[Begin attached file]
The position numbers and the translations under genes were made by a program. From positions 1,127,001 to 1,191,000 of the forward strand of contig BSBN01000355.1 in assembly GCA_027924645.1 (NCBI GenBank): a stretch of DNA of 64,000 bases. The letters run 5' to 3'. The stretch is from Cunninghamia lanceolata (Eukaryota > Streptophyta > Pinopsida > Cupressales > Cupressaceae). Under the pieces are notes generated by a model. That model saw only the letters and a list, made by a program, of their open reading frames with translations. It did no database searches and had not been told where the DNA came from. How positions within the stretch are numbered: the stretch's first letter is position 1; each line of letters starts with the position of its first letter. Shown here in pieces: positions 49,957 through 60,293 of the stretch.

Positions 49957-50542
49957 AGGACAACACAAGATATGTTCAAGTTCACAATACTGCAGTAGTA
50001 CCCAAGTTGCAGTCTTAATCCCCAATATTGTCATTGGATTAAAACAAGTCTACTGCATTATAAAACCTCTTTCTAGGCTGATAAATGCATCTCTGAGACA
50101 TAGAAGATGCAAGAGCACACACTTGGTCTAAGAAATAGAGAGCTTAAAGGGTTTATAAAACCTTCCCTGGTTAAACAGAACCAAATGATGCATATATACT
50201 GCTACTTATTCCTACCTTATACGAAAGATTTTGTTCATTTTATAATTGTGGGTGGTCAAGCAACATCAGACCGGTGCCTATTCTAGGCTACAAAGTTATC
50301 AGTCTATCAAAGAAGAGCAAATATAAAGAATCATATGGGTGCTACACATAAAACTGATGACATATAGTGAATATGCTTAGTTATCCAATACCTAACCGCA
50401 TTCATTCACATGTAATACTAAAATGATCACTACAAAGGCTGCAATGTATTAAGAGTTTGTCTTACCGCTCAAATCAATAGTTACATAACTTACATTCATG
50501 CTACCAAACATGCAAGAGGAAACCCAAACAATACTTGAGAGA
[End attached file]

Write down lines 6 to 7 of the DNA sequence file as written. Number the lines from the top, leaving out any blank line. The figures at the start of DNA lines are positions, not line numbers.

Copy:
50201 GCTACTTATTCCTACCTTATACGAAAGATTTTGTTCATTTTATAATTGTGGGTGGTCAAGCAACATCAGACCGGTGCCTATTCTAGGCTACAAAGTTATC
50301 AGTCTATCAAAGAAGAGCAAATATAAAGAATCATATGGGTGCTACACATAAAACTGATGACATATAGTGAATATGCTTAGTTATCCAATACCTAACCGCA